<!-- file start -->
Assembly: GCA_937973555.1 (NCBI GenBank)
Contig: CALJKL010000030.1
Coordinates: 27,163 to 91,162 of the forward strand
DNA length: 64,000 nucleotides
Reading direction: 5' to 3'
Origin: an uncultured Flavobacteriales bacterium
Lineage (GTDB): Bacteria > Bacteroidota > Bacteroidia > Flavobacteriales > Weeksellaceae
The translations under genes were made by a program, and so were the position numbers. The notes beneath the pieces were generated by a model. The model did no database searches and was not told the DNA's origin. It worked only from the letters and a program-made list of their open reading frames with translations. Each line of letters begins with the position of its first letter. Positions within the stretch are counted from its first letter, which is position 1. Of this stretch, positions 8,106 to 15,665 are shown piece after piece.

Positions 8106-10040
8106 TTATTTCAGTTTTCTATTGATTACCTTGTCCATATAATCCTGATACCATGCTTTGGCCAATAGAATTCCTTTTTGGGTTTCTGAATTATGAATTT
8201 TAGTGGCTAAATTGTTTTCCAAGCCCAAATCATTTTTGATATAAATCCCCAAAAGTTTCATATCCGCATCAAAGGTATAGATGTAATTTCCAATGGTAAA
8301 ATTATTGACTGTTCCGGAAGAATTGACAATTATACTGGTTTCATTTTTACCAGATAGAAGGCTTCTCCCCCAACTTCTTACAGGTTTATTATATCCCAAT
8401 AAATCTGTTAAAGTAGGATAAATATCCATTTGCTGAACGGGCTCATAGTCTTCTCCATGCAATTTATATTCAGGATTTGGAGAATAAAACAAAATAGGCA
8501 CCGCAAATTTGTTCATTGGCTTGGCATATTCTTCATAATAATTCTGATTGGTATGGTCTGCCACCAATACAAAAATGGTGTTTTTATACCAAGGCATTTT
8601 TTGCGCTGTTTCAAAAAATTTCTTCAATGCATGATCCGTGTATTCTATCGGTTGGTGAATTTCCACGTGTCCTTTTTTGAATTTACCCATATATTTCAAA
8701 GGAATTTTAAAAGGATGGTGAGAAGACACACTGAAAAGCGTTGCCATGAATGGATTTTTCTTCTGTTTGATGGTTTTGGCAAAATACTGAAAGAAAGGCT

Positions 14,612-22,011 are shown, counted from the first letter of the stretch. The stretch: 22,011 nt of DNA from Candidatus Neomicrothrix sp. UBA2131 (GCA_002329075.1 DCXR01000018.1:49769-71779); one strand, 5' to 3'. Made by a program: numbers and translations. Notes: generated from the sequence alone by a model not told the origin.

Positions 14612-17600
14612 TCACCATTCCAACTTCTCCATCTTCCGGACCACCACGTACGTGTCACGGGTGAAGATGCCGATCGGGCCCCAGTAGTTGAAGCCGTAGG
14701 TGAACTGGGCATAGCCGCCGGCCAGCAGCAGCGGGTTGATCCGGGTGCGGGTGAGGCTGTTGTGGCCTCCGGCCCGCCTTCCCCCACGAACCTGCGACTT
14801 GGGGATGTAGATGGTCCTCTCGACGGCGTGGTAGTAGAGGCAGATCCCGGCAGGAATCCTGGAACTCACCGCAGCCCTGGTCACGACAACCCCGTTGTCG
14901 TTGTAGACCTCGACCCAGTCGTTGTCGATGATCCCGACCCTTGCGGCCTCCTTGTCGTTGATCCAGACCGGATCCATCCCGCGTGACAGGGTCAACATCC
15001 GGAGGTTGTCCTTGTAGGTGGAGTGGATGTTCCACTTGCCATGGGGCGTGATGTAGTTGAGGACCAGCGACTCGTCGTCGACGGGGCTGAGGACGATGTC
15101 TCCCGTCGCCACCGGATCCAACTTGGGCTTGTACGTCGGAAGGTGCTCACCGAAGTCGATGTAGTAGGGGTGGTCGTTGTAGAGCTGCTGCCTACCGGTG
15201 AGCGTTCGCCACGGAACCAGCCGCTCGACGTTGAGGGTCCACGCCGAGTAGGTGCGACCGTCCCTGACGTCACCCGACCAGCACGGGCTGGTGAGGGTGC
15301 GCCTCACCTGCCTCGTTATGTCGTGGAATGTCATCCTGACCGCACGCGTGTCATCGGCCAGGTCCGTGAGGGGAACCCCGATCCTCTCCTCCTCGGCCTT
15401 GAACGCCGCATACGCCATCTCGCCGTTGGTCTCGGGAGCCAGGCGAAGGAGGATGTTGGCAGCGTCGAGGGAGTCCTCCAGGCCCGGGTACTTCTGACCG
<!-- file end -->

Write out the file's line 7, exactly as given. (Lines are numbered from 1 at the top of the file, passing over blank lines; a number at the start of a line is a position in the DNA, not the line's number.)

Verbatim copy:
Lineage (GTDB): Bacteria > Bacteroidota > Bacteroidia > Flavobacteriales > Weeksellaceae